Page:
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Flyback opinions wanted

dkjones96

Member
Fortunately I don't think most of us use our compacts enough to 'really' worry about wearing out the CRTs. Keep the brightness down and you are good for 5K hours, easy. Might even squeeze 10-15K if you aren't afraid of a little burn-in and don't mind cranking up the brightness a bit later in its life. Eventually the cathode will get too weak to do its job no matter how easy you are on it but that would most likely be beyond the 15K hour mark.

To put that hour number into perspective, an 8-5 M-F schedule all year is ~2K hours. Color CRTs, in general, were expected to last between 20-30K hours so those have TONS of life left in them for the most part.

9" and up the tubes will likely only have aquadag on the outside of the tube. They tended to aluminize the inside on display CRTs and only small oscope tubes ran with only aquadag. Aluminizing removed the need for ion traps on the larger screens.
 

ktkm

Well-known member
I bought a pricy new old stock 157-0042C (I hope!?) flyback yesterday; since I’m in Sweden, everything becomes twice as expensive (shows how desperate I am @maceffects ;)). Anyway, I was poking around the old Artmix site to find more information about the Hyper Power Supply Rev. 4.1 to see if it could be responsible for wearing down the insulation of the flyback faster (it took three years). I even wrote to them about obtaining more information.

https://www.artmix.com/hps_2009_EVO.html
There is a four bullet list at the bottom of this page in Japanese. When translating, one of the bullets reads, “In addition, by using a newly designed flyback transformer with HC specifications”, to what kind of flyback are they referring?
 

trag

Well-known member
I'm not sure if this is what it was referring to, but I think Artmix also used to sell a remanufactured flyback.
 

aeberbach

Well-known member
I would not expect anyone with a functioning Mac to want a CRT. In some ways it's an improvement but go further down that road and you may as well emulate. The idea is to avoid this situation of unobtainable flybacks and CRTs and all the rest.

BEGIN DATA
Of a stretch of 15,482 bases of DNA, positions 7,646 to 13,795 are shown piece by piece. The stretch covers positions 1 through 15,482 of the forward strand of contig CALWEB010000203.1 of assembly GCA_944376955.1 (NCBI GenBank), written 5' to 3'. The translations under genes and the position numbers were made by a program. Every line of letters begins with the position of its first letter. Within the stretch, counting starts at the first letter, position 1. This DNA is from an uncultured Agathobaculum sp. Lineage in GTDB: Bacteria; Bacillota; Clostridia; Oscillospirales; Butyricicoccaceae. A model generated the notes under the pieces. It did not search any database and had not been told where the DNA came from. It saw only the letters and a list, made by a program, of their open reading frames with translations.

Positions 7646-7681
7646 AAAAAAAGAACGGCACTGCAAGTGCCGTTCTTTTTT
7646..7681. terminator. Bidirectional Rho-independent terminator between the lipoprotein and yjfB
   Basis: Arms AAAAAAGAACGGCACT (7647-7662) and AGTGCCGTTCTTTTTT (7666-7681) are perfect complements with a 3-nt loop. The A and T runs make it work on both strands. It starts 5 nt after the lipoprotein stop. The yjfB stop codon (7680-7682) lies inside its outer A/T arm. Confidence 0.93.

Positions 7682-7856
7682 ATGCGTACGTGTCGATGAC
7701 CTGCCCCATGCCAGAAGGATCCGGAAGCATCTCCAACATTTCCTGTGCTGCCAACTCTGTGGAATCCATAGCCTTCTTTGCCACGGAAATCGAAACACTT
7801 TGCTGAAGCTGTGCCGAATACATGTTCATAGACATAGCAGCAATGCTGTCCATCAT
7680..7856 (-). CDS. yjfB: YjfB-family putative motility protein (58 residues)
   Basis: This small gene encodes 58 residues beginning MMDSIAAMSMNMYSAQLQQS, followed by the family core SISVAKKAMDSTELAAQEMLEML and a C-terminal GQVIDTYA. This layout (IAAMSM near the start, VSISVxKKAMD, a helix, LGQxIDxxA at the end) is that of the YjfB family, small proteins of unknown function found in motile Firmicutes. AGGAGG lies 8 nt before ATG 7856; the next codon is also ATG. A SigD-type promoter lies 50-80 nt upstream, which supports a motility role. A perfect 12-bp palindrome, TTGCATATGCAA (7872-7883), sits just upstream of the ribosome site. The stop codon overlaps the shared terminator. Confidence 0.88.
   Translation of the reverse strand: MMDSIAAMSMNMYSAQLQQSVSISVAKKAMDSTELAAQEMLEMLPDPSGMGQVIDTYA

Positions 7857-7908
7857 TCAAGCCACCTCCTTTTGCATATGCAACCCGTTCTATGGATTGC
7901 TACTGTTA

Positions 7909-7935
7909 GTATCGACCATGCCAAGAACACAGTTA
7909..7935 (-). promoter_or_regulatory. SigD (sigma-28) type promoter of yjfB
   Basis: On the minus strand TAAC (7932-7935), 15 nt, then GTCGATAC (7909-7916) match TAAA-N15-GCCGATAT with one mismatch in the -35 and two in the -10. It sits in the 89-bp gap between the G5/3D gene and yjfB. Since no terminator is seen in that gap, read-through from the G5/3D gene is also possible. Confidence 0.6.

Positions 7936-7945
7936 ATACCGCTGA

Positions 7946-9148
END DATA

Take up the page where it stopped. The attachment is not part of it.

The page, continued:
ktkm

Well-known member
Well, the flyback I ordered had the correct specification, and making the switch went without a hitch. It came as part of an old Mac Plus upgrade kit that besides the flyback, contained some capacitors and diodes (nothing spells old computer parts like an OCR and Optima typed box). However, the new flyback lacks the yellowing glue that I have grown so accustomed to; will that become a problem in the future?

Here are some more pictures from the whole ordeal.
KitFlyback-001.jpeg
KitFlyback-002.jpeg
KitFlyback-003.jpeg
OldFlyback-001.jpeg
OldFlyback-003.jpeg
SolderFlyback-001.jpeg
NewFlyback-001.jpeg
 

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  • OldFlyback-002.jpeg
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joshc

Well-known member
Very nice. Not all of them had that glue, especially later ones which I assume were sealed a different way, so I think that's fine. Your SE/30 is looking great!
 

cheesestraws

Well-known member
besides the flyback, contained some capacitors and diodes (nothing spells old computer parts like an OCR and Optima typed box).

Ah, yes, this looks like the old "Apple underspecced the PSU and now it's cooking itself, please don't" upgrade kit
 

trag

Well-known member
Well, the flyback I ordered had the correct specification, and making the switch went without a hitch. It came as part of an old Mac Plus upgrade kit that besides the flyback, contained some capacitors and diodes

Those kits were great back in the day. I bought five of one kit (probably a different brand) in the early/mid 90s and it included all the parts that Larry Pina recommends replacing in a Compact overhaul.

The pricing was wonky. They wanted $50 per kit, but if you bought 5 or more, the price was $25 per kit. So any number greater than 2 and you might as well buy 5.